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EDITOR’S QUIZ: GI SNAPSHOT

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The clue to the diagnosis in this case is the inverted orientation between the superior mesenteric artery (SMA) and the superior mesenteric vein (SMV). Due to the normal 270° counter clockwise rotation of the midgut during embryological development, the SMA is normally positioned left of the SMV. Here the ultrasound scan demonstrated the SMA to the right of the SMV. In addition, a dilated small bowel was present. These features are characteristic of an intestinal malrotation (non-rotation) of the midgut. Endoscopy followed by upper gastrointestinal contrast series revealed duodenal obstruction. A contrast enhanced computed tomography scan showed complete malrotation with an obstruction in the distal duodenum. This was confirmed at laparatomy and a gastrojejunostomy and resolving of adhesions were performed. A gastrointestinal contrast series four days postoperatively demonstrated correct contrast passage into the jejunum. After oral refeeding, the patient’s postprandial complaints were improved.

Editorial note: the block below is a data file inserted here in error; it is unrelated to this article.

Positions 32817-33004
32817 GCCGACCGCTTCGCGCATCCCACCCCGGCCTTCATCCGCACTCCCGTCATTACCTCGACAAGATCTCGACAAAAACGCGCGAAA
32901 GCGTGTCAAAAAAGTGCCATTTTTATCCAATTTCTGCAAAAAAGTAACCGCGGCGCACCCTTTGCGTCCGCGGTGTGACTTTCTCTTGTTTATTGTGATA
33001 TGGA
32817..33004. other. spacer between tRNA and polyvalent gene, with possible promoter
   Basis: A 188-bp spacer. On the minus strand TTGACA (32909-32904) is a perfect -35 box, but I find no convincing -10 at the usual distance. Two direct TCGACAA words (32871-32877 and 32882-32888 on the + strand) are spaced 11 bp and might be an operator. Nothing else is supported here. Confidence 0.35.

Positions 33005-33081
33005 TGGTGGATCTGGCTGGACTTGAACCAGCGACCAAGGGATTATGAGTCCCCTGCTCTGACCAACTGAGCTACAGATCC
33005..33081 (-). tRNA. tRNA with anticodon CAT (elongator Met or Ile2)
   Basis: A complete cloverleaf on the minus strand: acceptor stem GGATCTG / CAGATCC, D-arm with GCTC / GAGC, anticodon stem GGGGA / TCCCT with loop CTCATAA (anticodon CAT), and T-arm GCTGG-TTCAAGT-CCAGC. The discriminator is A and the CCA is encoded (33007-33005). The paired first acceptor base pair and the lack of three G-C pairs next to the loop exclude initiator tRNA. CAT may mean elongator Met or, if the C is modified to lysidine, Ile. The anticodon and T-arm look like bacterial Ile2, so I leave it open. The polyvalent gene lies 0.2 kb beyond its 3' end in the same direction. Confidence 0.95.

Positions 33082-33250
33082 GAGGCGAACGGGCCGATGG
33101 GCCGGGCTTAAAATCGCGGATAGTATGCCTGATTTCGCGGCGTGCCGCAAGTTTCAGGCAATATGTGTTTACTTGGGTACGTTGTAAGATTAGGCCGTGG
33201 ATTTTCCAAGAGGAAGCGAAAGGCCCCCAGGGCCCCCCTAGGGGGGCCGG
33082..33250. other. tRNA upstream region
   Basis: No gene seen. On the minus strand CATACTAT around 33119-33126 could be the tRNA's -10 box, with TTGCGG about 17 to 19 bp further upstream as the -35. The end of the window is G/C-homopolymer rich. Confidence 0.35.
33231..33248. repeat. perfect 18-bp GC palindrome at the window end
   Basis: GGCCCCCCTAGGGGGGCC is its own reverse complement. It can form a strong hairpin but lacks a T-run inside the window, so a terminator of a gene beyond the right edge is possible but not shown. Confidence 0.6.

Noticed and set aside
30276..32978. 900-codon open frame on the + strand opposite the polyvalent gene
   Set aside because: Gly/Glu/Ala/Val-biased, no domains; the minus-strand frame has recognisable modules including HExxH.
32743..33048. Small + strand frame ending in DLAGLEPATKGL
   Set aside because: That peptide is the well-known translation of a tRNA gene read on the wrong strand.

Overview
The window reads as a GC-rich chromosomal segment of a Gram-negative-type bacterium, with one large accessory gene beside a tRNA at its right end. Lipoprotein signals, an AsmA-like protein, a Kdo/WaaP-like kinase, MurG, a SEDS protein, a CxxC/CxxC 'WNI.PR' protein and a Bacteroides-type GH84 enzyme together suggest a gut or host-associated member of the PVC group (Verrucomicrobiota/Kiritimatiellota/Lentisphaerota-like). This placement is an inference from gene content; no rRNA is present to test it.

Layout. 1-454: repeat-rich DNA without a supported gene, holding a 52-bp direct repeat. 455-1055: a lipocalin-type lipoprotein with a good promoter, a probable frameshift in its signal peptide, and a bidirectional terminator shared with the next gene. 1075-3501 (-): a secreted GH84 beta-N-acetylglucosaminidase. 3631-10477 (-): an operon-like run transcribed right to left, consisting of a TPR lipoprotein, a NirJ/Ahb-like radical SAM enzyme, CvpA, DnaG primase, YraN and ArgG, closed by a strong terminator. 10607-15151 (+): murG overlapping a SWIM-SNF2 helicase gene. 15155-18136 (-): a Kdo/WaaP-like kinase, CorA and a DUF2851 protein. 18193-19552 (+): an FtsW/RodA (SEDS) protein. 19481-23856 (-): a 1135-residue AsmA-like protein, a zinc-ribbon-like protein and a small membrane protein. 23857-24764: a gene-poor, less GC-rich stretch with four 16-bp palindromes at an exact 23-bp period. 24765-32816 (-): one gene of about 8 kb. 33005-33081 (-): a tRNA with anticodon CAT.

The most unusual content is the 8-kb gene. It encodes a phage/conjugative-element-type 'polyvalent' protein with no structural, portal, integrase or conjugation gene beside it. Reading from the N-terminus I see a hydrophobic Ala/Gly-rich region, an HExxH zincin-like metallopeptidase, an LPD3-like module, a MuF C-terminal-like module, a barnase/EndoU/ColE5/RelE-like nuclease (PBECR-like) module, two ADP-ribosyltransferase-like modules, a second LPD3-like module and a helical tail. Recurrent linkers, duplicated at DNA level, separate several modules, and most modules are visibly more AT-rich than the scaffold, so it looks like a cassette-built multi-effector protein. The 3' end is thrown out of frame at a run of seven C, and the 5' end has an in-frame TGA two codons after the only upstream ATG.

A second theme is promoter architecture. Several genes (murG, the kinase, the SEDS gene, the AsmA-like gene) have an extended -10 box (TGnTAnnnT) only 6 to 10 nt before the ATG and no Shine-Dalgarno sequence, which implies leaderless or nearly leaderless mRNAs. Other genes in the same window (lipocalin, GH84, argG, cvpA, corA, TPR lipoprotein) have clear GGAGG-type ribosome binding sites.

Intestinal malrotation occurs in approximately 1 in 1000 live births. Symptomatic malrotation is estimated to occur in 1/6000 live births, with an increased risk for volvulus, twisting, small bowel obstruction, or other anomalies. Approximately 90% of patients present within the first months of life. It has to be considered an uncommon diagnosis in adult patients presenting with signs and symptoms of acute or chronic small bowel obstruction.

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